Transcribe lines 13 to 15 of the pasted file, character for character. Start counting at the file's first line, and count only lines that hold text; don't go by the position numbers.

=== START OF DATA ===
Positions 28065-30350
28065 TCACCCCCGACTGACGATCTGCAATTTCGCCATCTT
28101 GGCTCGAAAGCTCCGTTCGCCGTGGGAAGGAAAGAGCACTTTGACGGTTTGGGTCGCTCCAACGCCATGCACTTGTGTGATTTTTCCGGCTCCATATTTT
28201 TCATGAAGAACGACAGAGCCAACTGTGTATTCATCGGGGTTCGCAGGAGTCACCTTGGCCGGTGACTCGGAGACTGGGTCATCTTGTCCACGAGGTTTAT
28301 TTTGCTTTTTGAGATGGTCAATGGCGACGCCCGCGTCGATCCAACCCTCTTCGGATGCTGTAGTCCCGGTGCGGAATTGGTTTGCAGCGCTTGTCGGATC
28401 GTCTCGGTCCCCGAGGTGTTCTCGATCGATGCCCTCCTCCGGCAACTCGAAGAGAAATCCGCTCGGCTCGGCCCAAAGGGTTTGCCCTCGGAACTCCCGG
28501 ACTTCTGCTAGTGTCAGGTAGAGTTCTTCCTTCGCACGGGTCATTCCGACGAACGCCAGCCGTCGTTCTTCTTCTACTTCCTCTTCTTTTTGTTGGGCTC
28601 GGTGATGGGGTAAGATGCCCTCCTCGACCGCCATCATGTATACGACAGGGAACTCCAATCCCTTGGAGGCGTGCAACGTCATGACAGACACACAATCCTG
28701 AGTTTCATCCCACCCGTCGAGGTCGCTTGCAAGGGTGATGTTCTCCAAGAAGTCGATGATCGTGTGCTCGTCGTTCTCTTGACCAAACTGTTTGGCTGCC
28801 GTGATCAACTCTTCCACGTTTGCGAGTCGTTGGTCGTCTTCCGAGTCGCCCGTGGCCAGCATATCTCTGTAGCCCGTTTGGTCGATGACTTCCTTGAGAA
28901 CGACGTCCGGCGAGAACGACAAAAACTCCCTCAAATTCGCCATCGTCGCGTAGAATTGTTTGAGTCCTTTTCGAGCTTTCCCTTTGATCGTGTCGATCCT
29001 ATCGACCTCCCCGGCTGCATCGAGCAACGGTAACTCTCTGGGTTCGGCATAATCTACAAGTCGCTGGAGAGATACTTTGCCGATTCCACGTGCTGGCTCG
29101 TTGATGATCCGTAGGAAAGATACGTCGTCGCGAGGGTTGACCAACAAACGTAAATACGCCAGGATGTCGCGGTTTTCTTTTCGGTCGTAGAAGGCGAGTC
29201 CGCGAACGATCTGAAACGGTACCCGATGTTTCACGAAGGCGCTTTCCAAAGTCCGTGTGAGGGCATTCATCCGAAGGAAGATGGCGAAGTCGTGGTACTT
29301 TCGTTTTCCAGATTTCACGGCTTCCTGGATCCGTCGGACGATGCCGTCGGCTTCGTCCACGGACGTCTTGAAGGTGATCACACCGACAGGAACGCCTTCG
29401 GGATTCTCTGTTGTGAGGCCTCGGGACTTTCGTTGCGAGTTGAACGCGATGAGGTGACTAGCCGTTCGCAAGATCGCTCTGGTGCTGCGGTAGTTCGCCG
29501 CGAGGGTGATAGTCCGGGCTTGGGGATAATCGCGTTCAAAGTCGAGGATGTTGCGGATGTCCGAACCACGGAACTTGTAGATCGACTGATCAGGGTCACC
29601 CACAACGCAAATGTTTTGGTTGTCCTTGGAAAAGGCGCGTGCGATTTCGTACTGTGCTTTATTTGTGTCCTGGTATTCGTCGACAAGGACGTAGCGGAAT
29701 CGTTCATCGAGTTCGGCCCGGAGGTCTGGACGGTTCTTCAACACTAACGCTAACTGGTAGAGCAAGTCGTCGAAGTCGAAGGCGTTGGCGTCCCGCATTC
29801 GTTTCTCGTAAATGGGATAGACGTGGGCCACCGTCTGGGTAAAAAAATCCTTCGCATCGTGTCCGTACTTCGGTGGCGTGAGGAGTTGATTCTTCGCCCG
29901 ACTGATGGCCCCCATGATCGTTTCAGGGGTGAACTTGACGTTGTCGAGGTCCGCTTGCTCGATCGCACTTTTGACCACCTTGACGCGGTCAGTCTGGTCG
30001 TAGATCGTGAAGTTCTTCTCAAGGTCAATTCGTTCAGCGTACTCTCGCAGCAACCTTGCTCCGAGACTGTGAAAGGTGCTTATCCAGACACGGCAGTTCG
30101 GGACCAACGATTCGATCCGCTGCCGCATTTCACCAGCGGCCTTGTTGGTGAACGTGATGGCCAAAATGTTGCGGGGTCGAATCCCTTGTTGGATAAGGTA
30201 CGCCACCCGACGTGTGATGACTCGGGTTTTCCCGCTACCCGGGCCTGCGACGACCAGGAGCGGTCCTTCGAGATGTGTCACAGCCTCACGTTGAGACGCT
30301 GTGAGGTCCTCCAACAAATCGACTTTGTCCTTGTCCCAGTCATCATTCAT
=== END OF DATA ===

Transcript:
29101 TTGATGATCCGTAGGAAAGATACGTCGTCGCGAGGGTTGACCAACAAACGTAAATACGCCAGGATGTCGCGGTTTTCTTTTCGGTCGTAGAAGGCGAGTC
29201 CGCGAACGATCTGAAACGGTACCCGATGTTTCACGAAGGCGCTTTCCAAAGTCCGTGTGAGGGCATTCATCCGAAGGAAGATGGCGAAGTCGTGGTACTT
29301 TCGTTTTCCAGATTTCACGGCTTCCTGGATCCGTCGGACGATGCCGTCGGCTTCGTCCACGGACGTCTTGAAGGTGATCACACCGACAGGAACGCCTTCG